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Robb Hunter likes to give his neighbors a heads up before he starts firing automatic weapons in his house.
He’ll call up his neighbor, Carolyn, who runs a wind-chime business out of her home in their Fairfax neighborhood, and say, “‘I’m testing a fully automatic machine gun up here. Tell me if you can hear this.’ And I’ll fire 15 rounds.”
Carolyn will sometimes respond, “‘Nope, didn’t hear a thing,’” Hunter says. “Which is kind of scary. You can’t hear gunfire outside this house, standing next to it. Good insulation, I guess.”
Hunter, 46, is the founder and owner of Preferred Arms, a company that rents fake weapons to theater companies. (His firearms either shoot blanks or nothing at all.) He started the business 10 years ago in New York, and today he runs it out of his suburban Virginia home with the help of a few assistants. He also trains actors on simulated stage combat. But with arms like tree trunks, Hunter looks like a guy who could fuck someone up in real life.
Playwrights don’t tend to overwrite their fight scenes; they’re more likely to do the opposite. That’s where Hunter comes in. Certified through the Society of American Fight Directors, Hunter has become a go-to guy for theater companies that want to craft the best and bloodiest stage fights. He’s worked with Arena Stage, Washington National Opera, and, frequently, Studio Theatre: He’s currently working on Studio Lab’s Red Speedo, which premieres Sept. 25, and in 2012, he earned a Helen Hayes Awards nomination for his work on Studio’s The Walworth Farce.
Hunter wants the theater world to understand that stage fighting should never be an afterthought. A dance minor in college, he brings a certain fluidity and fastidiousness to theatrical combat, not to mention a deep knowledge of what types of weapons shows require. But one bit of wisdom he’s tried to impart to his clients is that in the sweat and fury of a real fight, people usually don’t let available objects go to waste. They pick them up and bludgeon their opponents’ faces with them.
Take the fight scene in Studio’s 2010 production of Tracy Letts’ Superior Donuts, one of Hunter’s favorite projects. Letts’ script includes an unusually detailed two-page fight between the play’s lead, a donut shop-owning ex-hippie named Arthur Przybyszewski, and Luther Flynn, a loan shark with an ulcer. To this scene, Hunter brought a particularly resourceful kind of savagery: Nearly every piece of the set became a weapon.
“‘Kick the table into Arthur. Then I want him slammed up on the bar stool, and then someone’s got to go over the bar and into the cash register. I want someone to get their hand slammed in the cash register,’” Hunter says he advised at the time. “There was a coffee machine, and we need to burn someone with the coffee machine…And there are donuts, so we have to beat someone with a donut tray.”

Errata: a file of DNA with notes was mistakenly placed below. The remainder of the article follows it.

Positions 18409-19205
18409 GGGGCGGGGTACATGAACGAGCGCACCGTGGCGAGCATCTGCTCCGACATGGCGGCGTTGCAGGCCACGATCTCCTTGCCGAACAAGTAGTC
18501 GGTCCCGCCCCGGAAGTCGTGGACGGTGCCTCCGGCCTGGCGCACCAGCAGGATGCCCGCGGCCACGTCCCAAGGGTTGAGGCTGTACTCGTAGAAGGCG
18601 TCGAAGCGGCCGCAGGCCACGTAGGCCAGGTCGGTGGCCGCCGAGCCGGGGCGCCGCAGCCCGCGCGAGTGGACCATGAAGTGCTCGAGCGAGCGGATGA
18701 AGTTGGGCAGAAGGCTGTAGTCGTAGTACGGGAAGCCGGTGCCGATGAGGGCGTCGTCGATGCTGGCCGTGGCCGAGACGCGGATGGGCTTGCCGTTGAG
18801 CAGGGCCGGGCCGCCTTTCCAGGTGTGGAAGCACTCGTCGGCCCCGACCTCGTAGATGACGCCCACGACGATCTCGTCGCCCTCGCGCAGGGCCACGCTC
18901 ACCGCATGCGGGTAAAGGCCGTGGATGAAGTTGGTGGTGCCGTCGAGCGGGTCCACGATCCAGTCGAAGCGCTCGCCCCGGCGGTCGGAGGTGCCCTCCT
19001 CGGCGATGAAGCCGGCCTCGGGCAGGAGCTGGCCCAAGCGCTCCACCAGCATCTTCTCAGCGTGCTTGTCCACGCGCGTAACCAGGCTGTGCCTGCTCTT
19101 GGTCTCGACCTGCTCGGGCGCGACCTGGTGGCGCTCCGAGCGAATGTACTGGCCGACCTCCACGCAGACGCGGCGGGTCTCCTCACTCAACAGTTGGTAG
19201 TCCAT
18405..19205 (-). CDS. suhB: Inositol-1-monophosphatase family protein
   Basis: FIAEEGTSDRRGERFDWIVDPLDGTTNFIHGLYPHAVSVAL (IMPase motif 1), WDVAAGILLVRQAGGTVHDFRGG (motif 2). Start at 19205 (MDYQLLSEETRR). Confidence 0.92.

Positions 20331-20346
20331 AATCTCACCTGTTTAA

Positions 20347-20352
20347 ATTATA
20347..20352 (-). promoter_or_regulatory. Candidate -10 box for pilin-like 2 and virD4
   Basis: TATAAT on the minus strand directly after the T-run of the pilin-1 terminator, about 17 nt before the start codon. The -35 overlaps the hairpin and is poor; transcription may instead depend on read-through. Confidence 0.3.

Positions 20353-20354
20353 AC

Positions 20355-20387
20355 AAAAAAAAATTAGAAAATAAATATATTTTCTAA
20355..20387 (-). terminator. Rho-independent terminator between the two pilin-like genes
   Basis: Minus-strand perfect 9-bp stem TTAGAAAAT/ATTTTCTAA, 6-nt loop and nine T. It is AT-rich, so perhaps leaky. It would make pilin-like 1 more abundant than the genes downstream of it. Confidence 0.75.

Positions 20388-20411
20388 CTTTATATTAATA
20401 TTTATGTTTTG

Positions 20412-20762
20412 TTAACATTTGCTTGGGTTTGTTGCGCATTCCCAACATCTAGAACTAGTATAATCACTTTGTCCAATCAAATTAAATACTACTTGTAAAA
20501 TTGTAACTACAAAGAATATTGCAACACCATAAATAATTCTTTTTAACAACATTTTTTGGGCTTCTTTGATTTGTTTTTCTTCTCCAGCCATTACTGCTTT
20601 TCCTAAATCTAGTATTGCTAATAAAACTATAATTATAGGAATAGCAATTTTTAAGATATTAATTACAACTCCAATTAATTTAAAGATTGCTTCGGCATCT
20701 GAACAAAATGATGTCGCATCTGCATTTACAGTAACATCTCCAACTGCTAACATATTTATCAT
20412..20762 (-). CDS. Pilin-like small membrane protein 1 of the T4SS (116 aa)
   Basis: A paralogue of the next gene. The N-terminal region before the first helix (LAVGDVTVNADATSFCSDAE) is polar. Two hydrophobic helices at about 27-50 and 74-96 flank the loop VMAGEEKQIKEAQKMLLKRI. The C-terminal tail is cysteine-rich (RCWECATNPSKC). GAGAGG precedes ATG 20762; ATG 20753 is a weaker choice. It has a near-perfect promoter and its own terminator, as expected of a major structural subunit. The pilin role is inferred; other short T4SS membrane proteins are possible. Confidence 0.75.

For the scene, Hunter ordered special padding and hid fake blood in four different places on the set for actors to surreptitiously utilize. “So they’re bleeding from their mouths, their heads, their hands,” Hunter says. “And I was going, ‘this is pretty much what I wanted.’”
Hunter and his wife Michele moved to the D.C. area in 2004. Two years ago, when they decided to expand the home where they raise their two young daughters, Kaylee and Sienna, they gathered up his entire weapons supply and moved it to a storage pod in the driveway. Beforehand, Hunter took an inventory of his stash, laying out all of his instruments onto a blanket in the driveway. “We had probably like 60 AK-47s and M16s,” he says. “It looked like we were at a swap meet.”
The neighbors just laughed about it, as they always do.
Along the walls of Hunter’s home office, he’s carefully arranged rows upon rows of broadswords, Roman swords, rapiers, daggers, katanas, axes, maces, and machine guns. He’s got oddities, too—like Sweeney Todd–style rubber cleavers and sword canes, one of his most popular requests.
Hunter also stocks switchblades, but he suspects he’s the only local weapons supplier who carries them, since they break easily. But “there’s always someone doing West Side Story or Twelve Angry [Men],” he says, so they come in handy every now and then.
Preferred Arms now owns nearly 900 weapons that it rents to theaters, festivals, high schools, production companies, universities, and even megachurches. The company has come a long way since 2003, when it started as a word-of-mouth operation whose inventory Hunter could fit inside a closet in his Queens apartment. He came up with the idea during his three years working on the set of Spin City as Michael J. Fox’s stunt double.
Hunter spent most of his Spin City days setting up pratfalls over desks or off of rooftops. In one episode, he got hit with hot dogs. But when the show decided to tape a dream sequence that involved a knight in shining armor, the crew found itself hunting for a sword.
“I was like, ‘Oh you should have told me, I have a sword,’” Hunter says. At the time, he only had one or two, and they were cheesy ones he’d picked up at the mall when he was a kid. He didn’t think they’d be helpful. He was wrong. “They said if you have stuff like that, that’s a specialty prop and you should let people know. I was like, ‘Oh really? I never thought about that.’” Two weeks later, Hunter was browsing swords on the Internet. He ended up buying some, but at the time he didn’t realize they were the wrong kind.